Installing a Vise on a Woodworking Bench

What You'll Need
Cast-iron vise
Drillwith wood bit
Lag bolts

Your vise is one of the most important tools on the woodworking bench. It is used for innumerable jobs in the workshop. A vise can usually be installed without much trouble and only a few tools. There are several ways a cast-iron vise can be installed. The instillation covered here is for a cast-iron vise with the back jaw butting against the edge of a top. 

Step 1—Choose Where to Put your Vise

A vise will usually be best situated near a corner as many other places will either be in the way, or will be impractical when working with long- or odd-shaped items. If your bench is located next to a wall, place the vice at the other end so you will not run into trouble when working with pipes or other long items.

The vise should be in a place where it is easy to use, but not where you will catch your clothes on it or where it will be a nuisance. Right handers will usually prefer the vice to be on the left hand of the bench, left handers, on the right. 

Step 2—Position the Vise

If you are installing a bench top vise, place the vise in position and mark where the holes will be. Drill the holes right through the bench top and bolt the vise into the top.

To install an edge cast-iron vise, remove the front jaw, screw and side bars to make the vise lighter and easier to work with. When the vise is installed, the top edge of the jaws should be ½ to ¾ inch below the top of the bench. This space allows room for the wood face which is added later to cover the top of the jaw.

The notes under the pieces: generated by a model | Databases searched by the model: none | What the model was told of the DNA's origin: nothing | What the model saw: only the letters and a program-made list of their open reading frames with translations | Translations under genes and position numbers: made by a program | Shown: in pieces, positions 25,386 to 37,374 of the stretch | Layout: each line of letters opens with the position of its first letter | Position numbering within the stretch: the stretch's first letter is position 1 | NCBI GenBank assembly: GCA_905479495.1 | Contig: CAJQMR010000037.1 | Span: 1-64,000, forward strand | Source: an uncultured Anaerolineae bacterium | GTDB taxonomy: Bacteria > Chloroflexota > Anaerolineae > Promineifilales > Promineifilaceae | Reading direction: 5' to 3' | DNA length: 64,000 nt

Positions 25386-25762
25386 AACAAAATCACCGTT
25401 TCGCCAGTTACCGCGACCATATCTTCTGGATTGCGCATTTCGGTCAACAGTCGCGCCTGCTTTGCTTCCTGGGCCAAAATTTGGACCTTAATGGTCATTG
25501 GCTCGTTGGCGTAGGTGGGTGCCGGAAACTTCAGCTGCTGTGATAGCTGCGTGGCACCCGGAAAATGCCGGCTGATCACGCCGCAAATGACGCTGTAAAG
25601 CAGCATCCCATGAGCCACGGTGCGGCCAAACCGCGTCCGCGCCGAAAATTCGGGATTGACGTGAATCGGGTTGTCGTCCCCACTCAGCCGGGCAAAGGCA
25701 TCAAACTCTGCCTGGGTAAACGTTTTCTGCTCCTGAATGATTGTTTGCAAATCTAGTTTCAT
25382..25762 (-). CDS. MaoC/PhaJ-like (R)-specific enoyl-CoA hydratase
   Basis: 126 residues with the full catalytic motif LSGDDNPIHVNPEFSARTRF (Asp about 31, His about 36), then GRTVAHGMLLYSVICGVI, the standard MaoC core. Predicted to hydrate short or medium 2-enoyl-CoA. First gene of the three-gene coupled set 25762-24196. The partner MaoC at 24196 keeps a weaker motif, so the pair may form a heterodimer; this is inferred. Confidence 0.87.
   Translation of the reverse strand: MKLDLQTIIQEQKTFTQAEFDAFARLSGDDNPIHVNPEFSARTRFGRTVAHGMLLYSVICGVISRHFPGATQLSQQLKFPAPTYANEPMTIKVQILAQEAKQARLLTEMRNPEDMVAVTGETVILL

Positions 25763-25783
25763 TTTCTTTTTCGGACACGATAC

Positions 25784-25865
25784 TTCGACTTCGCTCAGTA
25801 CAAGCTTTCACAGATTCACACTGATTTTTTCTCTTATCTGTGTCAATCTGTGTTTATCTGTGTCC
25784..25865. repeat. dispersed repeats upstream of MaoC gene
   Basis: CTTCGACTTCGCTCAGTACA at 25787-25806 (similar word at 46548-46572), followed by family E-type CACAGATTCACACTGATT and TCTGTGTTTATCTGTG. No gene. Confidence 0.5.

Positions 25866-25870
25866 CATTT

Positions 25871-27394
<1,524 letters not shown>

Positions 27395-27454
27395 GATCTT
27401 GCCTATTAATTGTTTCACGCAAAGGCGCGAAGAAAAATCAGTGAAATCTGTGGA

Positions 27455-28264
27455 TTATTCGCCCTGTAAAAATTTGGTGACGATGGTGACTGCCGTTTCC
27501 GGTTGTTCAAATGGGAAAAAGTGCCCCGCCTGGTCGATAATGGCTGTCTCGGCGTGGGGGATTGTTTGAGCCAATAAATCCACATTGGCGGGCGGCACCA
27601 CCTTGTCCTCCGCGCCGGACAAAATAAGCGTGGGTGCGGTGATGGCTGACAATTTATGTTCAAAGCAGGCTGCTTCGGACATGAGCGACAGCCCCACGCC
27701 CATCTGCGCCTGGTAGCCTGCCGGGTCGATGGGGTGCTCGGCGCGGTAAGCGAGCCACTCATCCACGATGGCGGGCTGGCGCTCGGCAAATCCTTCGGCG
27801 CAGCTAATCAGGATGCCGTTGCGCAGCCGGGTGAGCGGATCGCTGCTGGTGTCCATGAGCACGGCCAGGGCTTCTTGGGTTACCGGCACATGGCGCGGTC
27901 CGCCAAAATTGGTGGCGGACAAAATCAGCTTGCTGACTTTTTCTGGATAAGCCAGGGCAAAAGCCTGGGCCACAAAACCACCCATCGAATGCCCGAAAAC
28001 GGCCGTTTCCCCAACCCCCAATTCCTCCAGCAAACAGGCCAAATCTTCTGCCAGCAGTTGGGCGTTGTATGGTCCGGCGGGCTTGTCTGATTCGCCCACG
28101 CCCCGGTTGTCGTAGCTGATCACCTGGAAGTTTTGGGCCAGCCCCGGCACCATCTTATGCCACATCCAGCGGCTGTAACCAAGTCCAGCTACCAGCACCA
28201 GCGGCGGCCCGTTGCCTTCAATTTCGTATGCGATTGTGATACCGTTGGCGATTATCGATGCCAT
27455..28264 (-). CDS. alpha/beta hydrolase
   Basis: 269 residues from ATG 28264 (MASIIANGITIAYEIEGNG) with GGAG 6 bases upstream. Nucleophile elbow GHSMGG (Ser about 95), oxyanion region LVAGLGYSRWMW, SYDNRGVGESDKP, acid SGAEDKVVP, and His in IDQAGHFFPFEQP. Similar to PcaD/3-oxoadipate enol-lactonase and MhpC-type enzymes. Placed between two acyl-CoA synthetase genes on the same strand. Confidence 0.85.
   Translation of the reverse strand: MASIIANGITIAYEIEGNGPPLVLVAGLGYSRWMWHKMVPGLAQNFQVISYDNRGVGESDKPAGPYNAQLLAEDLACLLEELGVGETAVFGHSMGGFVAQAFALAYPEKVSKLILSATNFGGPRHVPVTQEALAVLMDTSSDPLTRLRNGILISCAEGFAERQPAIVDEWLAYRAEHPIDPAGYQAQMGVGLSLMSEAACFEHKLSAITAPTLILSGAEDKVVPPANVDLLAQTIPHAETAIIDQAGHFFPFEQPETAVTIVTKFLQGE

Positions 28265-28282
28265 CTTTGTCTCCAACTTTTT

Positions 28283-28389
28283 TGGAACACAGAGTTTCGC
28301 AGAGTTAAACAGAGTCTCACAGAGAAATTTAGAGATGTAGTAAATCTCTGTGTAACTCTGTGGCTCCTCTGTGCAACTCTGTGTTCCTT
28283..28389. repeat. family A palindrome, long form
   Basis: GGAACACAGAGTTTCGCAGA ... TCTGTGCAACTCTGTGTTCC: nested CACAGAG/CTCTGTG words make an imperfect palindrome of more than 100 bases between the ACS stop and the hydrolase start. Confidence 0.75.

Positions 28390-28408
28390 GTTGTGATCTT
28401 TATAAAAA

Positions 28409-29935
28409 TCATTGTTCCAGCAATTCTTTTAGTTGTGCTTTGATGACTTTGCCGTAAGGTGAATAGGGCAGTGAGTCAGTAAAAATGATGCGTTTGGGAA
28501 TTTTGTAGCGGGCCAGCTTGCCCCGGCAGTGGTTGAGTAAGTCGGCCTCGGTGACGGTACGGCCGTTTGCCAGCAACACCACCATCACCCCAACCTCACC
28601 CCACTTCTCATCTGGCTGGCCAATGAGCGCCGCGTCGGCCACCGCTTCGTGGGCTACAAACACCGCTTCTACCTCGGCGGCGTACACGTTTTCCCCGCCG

On some vises the dog extends up to ½ inch above the jaws. You need to position it well below the bench top or the dog will stick above the work surface. You are likely to need a filler block between the bench underside and the mounting bracket portion of the vise to to produce the intended spacing. 

Step 3—Bolt on the Filler Block

Install the filler block for the vise. Drill and counterbore the block for 4 lag bolts before securing the block to the underside of the top. Drill the pilot holes while the block is positioned on the benchtop, add glue and thread the lag bolts home. 

Step 4—Mount the Vise

Position the vise on the block with the back jaw against the edge of the bench. Drill the pilot holes and add the lag screws. Make wood faces for the jaws so that pieces you are working on will not be damaged by the cast-iron jaws. Just screw a rectangular piece of hardwood to each of the jaws. Most jaws have predrilled holes which makes the job easier. 

Step 5—Put the Vise Back Together Again

If you took apart the vise while mounting it, put it together again now.